23 August 2023 was a proud day for the Indian Space Research Organisation. The Chandrayaan-3 (Chandrayaan means ‘moon vehicle’ in Hindi and Sanskrit) robotic spacecraft has become the first to achieve the perilous descent to land near the Moon’s rock-and crater-strewn south pole (1) – see the photograph below.(2)
Just a few days earlier the Russian Luna-25 spacecraft crashed into the surface of the Moon during preparations to attempt a landing at the same location raising major questions about the future of Russia’s space program.(3)
Announcing this scientific feat to the world, Prime Minister Narendra Modi, declared to:
‘the people of the world, the people of every country and region [that] India’s successful moon mission is not just India’s alone. [That India represents] a one family human-centric approach and this success belongs to all of humanity and will help moon mission[s] by other countries in the future.’
<Click here to hear the address.>
In the 1970s, the USSR landed a probe on the surface of Venus. This was part of the Venera (which means ‘Venus’ in Russian) program, the name given to a series of space probes developed by the Soviet Union between 1961 and 1984 to gather information about the planet Venus, for example, to find evidence for panspermia (4) (by virtue of the discovery of phosphine (a toxic, colourless, malodorous gas) on Venus. Phosphine is considered to be a biosignature gas, i.e., a gas that is produced by life forms.
So, on Earth, phosphine can be manufactured, or is produced, naturally by some species of anaerobic bacteria—organisms that live in oxygen-starved environments such as in marshlands and animal guts. But scientists are at a loss to explain how these microbes can survive in the hostile Venusian clouds that are mostly composed of sulphuric acid.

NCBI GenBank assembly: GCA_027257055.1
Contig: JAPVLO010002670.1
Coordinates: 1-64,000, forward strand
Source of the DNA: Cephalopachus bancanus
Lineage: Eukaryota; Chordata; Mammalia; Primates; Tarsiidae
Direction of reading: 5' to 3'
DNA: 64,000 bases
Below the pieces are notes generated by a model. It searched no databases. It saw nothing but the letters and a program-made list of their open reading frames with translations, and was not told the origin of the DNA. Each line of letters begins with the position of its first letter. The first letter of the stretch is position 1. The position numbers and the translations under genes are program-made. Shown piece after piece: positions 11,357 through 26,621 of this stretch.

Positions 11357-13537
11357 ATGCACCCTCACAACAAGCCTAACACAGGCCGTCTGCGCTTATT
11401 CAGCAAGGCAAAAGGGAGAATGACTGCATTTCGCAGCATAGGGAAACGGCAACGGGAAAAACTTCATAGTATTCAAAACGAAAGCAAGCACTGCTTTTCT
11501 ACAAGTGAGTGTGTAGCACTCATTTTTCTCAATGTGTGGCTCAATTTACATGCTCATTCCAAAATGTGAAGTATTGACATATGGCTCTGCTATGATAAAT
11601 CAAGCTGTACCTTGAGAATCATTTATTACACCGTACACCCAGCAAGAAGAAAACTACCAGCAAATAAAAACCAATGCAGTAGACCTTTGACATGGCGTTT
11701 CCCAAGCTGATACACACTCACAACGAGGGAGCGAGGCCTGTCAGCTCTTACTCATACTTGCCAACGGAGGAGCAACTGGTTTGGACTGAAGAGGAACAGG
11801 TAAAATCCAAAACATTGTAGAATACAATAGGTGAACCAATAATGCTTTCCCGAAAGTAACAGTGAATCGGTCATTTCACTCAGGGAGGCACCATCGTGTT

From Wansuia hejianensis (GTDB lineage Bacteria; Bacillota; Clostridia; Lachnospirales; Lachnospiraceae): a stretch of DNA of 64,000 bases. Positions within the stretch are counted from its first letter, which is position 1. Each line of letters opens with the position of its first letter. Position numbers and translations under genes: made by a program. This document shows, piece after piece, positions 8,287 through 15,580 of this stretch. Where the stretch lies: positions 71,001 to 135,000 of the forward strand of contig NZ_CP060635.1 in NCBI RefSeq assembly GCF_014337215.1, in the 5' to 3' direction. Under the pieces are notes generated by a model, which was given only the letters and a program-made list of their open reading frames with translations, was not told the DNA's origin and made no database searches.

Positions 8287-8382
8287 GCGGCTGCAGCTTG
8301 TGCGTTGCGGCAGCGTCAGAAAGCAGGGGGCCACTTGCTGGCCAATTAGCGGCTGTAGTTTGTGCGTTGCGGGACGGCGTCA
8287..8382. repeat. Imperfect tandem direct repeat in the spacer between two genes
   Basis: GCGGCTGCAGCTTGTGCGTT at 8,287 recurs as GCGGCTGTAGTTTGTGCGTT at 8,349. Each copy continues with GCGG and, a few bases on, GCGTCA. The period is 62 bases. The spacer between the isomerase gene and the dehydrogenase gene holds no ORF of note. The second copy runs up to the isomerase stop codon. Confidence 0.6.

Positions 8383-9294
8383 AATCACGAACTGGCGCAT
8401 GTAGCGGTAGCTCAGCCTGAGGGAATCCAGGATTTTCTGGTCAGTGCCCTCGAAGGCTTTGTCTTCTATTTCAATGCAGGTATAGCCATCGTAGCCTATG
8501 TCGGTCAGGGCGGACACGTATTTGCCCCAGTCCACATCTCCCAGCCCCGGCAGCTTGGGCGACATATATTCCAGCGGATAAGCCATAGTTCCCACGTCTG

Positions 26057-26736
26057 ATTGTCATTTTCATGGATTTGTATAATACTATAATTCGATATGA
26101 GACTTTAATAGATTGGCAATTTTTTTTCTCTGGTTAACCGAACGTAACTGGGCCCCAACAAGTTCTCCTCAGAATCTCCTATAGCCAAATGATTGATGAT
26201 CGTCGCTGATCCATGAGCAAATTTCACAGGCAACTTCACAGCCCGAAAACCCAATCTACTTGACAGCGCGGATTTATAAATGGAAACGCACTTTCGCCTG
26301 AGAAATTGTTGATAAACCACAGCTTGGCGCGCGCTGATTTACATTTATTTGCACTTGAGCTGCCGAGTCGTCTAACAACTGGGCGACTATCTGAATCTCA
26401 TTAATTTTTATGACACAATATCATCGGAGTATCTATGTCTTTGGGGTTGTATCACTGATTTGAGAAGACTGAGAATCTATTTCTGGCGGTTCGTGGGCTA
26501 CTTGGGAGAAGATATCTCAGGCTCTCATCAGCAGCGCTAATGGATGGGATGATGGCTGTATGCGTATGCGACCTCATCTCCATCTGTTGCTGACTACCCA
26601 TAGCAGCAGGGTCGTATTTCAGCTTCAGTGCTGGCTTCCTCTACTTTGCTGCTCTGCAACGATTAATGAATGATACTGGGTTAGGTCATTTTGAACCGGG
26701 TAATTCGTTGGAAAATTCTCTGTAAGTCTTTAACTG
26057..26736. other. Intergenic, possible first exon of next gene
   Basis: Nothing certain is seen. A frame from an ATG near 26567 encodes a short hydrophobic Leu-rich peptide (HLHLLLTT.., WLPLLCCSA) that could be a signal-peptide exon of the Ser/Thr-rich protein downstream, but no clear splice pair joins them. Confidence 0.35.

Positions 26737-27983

Instead of celebrating the successful Venusian landing as an achievemnet for humanity, it is disheartening to find the head of the Russian space agency, Roscosmos, boastfully claiming that ‘Venus is a Russian planet.(5)
- Readers should be left in no doubt that this article is not intended to highlight the differences between the psyche of the Indians and the Russians (to do so would be unspeakably arrogant). The intention is only concerned with drawing a distinction between the different level of consciousness which subserves their individual space exploration programs.
- Notwithstanding the entirely justifiable reservations that many would have that the vast sums involved in India’s space exploration would be better used for agricultural projects to feed the starving millions, this article starkly highlights the contrast between a universal outlook and a parochial mentality: a consciousness of we/ us/ ours/ we’re all in it together, versus that of I/ me/ mine/ I got there first.
- Unless the outer conquest of space is balanced by the inner conquest of Space, i.e. Mind, mankind lies in grave danger of mindless destruction through the unbridled energies released in this atomic age.
1. T. V. Padma, ‘India lands on the Moon! Scientists celebrate as Chandrayaan-3 touches down’, Nature, 23 August 2023, <https://www.nature.com/articles/d41586-023-02690-7> accessed 24 August 2023.
2. Space, 21 August 2023 <https://www.space.com/india-chandrayaan-3-moon-landing-livestream> accessed 24 August 2023.
3. Jonathan O’Callaghan, ‘Russian Moon lander crash – what happened, and what’s next?’, Nature, 21 August 2023 <https://www.nature.com/articles/d41586-023-02659-6> accessed 24 August 2023.
4. The hypothesis that life exists throughout the Universe, distributed by space dust, asteroids etc.
5. The Week, 26 September 2020, 7.